of a new rival, the Arabs, and following the battle of the Yarmuk in 636 the Arab conquests permanently, as it turned out, deprived the empire of its eastern provinces. By 642 the empire had lost its richest province, Egypt. By 650, it had lost over half of its territory and an even greater proportion of the states fiscal revenue and, with few financial or military resources in reserve and its infrastructure severely shaken, was low in morale. All of this meant that the seventh century witnessed a decisive shift in Byzantine social, political and cultural interests. The impact of these events was accentuated, and rhetorically overshadowed, by the heresy (in Byzantine eyes) of the instigators of these problems, Islam. It is impossible for us to recover the real nature of the political-military and the ideological threat that Islam presented to Byzantines at this time, although we can measure its impact to a certain extent in texts. And these effects can be summed up in a few words fear and anxiety, and most particularly fear about the relationship between correct practice and orthodox belief: right action and observance, correct belief orthodoxy - wins divine support. Wrong practice and false understanding loses it, indeed brings divine punishment. Issues of what was orthodox and what was not, what would bring divine support or lose it, were of fundamental existential significance to many people. The texts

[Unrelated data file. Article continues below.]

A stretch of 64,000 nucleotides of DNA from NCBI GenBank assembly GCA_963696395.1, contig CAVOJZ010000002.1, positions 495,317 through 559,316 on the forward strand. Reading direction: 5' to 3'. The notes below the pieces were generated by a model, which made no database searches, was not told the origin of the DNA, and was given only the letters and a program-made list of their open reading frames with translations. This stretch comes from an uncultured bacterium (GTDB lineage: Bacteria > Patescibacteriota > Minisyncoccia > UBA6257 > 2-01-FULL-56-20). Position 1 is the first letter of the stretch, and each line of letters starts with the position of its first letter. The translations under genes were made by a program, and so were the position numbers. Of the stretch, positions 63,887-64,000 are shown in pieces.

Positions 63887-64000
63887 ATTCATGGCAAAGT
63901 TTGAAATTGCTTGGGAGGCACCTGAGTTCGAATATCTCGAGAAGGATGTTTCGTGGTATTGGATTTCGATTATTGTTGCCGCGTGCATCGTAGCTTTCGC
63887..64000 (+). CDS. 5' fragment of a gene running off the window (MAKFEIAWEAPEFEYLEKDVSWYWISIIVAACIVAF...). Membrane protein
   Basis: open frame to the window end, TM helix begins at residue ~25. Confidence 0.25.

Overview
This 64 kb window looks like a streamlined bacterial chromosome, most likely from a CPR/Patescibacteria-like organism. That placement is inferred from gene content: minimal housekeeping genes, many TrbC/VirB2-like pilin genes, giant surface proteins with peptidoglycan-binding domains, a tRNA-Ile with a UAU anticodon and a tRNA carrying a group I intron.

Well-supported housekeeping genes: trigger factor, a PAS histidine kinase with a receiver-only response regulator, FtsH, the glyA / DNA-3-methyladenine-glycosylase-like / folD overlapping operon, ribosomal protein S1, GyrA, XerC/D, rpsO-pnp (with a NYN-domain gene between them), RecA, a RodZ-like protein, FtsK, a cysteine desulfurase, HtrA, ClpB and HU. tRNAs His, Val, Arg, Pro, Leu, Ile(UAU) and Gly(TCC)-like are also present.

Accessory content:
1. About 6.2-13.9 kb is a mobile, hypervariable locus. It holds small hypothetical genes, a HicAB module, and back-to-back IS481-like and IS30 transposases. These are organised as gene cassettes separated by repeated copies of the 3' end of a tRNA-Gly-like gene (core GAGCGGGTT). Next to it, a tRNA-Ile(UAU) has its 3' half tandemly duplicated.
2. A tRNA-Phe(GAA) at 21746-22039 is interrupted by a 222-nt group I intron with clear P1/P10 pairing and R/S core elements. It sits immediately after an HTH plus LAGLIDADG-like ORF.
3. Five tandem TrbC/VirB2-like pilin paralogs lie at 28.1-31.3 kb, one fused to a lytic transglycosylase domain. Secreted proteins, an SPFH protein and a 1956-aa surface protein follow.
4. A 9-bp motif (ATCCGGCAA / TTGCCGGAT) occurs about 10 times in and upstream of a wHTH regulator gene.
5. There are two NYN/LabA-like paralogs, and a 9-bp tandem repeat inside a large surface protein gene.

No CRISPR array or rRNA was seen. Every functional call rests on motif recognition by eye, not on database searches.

are theological, and so this determines the form in which these fears were presented: inevitably, the Arab invasions were seen as Gods punishment for the sins of the chosen people.